With her AVID prep, good scholarships and extra help from FAFSA, Jones was confident she could afford college and hold her own in academics. But like many first-generation college students, she struggled to navigate meal plans and roommate scenarios. That’s where First Generation Camels helped the most.
“I basically went straight from one mentoring program that was supposed to prepare me for college into another mentoring program that was helping me navigate college,” said Jones. “That was such a great opportunity, because without it, I probably would have been lost. Neither of my parents knew what was going on. I sure didn’t know what was going on. But now I’ve been in a mentorship relationship for the last eight years of my life. It’s the best support you could ask for academically and socially.”
Jones’ mentor was Myrah Stockdale, who welcomed hours-long vent sessions and resume reviews, escape room adventures and field trips to Raleigh. Stockdale not only guided her mentees academically, but helped nurture a friendship between her three mentees that is still strong today. “It’s just been nice having somebody there and seeing somebody who’s been successful who went through the same things — if not worse — than what I’m going through now, and she made it. Of all the pros of the program, having a mentor has been the best part.”
At Campbell, the community of mentors for first-gen students is entirely made up of faculty and staff who were first-gen themselves. Mentors commit to mentoring at least one student for one academic year for at least two hours per term. They are dedicated to sharing their own experiences as students and supporting freshmen through graduation. And by providing a framework for what good mentorship looks like, they often end up helping students become good mentors themselves.
When Joshua Loehman graduated from Harnett Central High School in 2012, he knew he wanted to be an engineer. He just didn’t know he would earn a mechanical engineering degree from Campbell. Especially since in 2012, Campbell didn’t have an engineering program.
Loehman took an early interest in math and science and was always fascinated by the way things worked. He knew a degree was the way to go to get involved in the engineering industry, but he was hesitant about the four-year college experience. Cost was a factor, and the idea of dorm life did not excite him. The son of two paralegals who met while getting their associates’ degrees, a two-year program at Wake Tech just made more sense.
First-gen students tend to be less likely to attend a public four-year university (26 percent) or a private college (7 percent), than their peers, 45 percent of whom chose a public four-year institution and 23 percent chose a private college.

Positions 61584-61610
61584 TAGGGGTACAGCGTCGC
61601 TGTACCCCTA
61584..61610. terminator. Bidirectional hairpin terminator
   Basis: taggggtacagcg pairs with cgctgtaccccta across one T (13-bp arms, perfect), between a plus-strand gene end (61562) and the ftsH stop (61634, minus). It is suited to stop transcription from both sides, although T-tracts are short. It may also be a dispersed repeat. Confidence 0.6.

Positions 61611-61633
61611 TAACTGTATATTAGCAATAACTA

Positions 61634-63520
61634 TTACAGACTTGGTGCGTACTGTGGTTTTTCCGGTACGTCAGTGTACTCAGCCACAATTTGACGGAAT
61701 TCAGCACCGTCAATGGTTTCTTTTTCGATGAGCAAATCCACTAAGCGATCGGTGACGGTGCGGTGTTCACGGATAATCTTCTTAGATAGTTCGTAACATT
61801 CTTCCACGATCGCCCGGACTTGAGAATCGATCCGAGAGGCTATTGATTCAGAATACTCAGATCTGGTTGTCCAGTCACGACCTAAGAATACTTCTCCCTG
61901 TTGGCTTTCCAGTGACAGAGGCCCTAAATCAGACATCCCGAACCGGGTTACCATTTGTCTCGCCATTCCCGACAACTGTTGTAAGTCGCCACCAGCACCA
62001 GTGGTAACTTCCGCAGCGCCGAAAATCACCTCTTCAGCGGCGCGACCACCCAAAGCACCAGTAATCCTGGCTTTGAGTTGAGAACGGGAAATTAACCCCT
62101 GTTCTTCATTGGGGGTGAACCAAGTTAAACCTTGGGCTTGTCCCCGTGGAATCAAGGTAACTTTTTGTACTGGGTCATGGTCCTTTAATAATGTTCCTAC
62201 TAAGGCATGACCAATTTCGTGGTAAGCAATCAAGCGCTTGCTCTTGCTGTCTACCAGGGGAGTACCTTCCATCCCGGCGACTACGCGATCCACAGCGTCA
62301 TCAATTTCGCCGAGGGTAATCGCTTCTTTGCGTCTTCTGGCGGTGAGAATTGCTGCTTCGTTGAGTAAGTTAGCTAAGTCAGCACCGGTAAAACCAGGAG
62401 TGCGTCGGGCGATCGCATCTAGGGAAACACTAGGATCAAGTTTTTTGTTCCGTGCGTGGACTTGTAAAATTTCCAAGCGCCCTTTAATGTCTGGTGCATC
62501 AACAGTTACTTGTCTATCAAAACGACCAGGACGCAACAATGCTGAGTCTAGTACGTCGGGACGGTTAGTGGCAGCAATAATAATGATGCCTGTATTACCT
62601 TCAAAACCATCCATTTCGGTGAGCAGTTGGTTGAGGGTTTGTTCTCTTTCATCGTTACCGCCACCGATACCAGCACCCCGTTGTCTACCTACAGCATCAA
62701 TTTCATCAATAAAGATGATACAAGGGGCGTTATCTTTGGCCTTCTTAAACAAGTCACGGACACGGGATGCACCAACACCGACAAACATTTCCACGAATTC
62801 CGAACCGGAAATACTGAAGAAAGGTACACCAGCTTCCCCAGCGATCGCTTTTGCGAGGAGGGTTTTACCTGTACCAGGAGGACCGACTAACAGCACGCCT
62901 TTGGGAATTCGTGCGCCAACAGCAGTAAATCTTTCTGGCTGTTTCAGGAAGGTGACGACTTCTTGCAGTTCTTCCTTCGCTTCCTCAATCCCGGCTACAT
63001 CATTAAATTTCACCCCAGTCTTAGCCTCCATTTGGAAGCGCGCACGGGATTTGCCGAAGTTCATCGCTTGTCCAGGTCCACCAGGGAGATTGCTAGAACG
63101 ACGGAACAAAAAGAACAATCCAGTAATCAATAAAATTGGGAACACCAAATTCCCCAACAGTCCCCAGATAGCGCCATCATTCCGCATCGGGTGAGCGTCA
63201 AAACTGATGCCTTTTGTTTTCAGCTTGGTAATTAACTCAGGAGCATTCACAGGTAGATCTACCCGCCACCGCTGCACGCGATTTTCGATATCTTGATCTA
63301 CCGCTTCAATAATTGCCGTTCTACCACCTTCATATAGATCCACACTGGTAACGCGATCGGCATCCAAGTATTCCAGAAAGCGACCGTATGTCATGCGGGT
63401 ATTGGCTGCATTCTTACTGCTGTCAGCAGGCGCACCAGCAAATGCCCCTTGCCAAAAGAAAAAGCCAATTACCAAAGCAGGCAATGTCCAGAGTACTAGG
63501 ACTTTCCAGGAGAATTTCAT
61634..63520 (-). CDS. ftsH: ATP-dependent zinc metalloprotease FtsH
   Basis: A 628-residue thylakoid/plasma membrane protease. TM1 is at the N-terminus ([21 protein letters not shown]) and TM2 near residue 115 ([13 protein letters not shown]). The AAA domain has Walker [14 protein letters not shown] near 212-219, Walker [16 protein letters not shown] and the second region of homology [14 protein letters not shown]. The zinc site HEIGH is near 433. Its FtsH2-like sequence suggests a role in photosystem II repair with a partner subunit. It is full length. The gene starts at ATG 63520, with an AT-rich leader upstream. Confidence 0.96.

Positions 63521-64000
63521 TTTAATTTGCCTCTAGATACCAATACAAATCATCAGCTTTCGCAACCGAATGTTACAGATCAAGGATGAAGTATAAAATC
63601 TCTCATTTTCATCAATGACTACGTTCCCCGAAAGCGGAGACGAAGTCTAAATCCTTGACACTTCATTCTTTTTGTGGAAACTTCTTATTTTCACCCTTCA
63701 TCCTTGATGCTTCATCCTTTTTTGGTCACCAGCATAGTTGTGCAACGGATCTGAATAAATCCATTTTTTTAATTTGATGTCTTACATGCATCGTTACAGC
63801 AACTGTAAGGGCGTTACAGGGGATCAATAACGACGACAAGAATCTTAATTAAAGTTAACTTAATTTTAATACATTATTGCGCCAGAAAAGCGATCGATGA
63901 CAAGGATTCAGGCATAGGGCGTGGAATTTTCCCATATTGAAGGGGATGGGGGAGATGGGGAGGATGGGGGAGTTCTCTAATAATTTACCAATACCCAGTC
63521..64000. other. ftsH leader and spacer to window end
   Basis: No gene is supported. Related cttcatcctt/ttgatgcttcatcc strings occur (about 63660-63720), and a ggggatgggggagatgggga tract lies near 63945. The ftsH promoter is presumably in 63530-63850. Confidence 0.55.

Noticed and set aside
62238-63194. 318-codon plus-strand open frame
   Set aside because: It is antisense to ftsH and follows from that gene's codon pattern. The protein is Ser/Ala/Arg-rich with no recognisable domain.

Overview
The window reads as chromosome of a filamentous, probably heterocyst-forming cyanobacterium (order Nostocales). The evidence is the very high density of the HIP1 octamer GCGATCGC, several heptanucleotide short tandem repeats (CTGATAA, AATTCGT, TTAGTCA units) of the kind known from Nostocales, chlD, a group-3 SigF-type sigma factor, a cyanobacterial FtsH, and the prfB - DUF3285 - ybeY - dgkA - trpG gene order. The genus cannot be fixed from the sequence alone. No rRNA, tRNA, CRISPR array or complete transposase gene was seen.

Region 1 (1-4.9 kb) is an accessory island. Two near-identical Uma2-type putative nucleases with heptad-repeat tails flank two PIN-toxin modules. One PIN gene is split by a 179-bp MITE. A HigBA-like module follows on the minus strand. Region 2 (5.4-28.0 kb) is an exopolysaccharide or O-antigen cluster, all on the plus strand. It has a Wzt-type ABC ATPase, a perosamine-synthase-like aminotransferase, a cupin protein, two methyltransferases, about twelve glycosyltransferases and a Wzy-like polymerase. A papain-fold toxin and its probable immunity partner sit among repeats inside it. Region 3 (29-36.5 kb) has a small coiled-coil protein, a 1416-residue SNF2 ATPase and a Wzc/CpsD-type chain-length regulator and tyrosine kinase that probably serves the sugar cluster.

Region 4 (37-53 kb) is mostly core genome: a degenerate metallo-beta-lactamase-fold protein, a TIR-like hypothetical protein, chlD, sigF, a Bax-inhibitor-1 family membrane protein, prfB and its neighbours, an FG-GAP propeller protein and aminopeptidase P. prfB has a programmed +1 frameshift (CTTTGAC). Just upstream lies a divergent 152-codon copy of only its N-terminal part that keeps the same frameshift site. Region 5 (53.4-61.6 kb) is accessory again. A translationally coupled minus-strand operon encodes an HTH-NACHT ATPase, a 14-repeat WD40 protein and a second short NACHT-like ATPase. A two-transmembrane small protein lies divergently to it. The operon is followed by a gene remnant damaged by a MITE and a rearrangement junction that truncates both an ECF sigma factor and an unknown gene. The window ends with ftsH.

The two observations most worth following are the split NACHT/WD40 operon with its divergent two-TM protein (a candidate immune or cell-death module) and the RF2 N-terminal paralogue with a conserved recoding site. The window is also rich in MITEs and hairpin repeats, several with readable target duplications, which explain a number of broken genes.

Loehman earned two associate degrees in mechanical engineering and in programming, simulation and game development. But a year after graduation, he was still job searching, and he decided the way forward was a bachelor’s degree.
A friend of Loehman’s taught foreign language at Campbell, where the new engineering program was quickly earning awards and accreditations. She encouraged him to apply. He was still worried about requirements to live in dorms and the social stressor of being an older student among recent high school graduates. And his parents, who hadn’t had the traditional undergrad experience, were nervous about the cost.
“When we found out about the scholarship opportunities and how much they can help, everything changed,” said Loehman, who won the Christopher Furtick endowed scholarship on top of his transfer student scholarship, a need-based scholarship and FAFSA aid. “My family was second-guessing the idea, and I definitely had to figure out my options on my own, but when they saw the final amount, they were incredibly supportive.”
Loehman’s parents accompanied him to the 2019 First Generation Camels Welcome Banquet, where they were met by Perez and a host of first-generation mentors there to provide resources and show him the ropes. A self-described introvert balancing a part-time job with his studies, Loehman didn’t always feel the need to lean on First Generation Camels for social activities. But his peer mentor, Dr. Dennis Bazemore, along with an engineering mentor, Dr. Allison Lee, gave him a blueprint that he used in his own mentorship relationships. Loehman served as a peer mentor to a first-year engineering student last year.
“For me, mentorship helped me most with interviews, resume building, and awareness of tutoring services. The engineering department has such a strong academic support system, and it was good to be able to bring my skills as a programmer to that table.”
One day Loehman hopes to work in auto manufacturing and engineering — the next Elon Musk. Matthews is looking for marketing positions in the banking industry. Jones is waiting for Trust’s annual recruiting events and hoping to see more of the world through her career in finance. Daniels has a few more years in Buies Creek before he gets to help athletes as a physical therapist.
After a long year of restricted gatherings, the 2021-2022 school year offered the First Generation Club a chance at engaging students in person. Pérez is hopeful that in the future, the program will reach every first-generation student on campus with the opportunity to mentor and be mentored.
“I believe that we become what we know,” says Pérez. “And so I want us first-generation students to reassure others, and help them to see their value and that they belong.”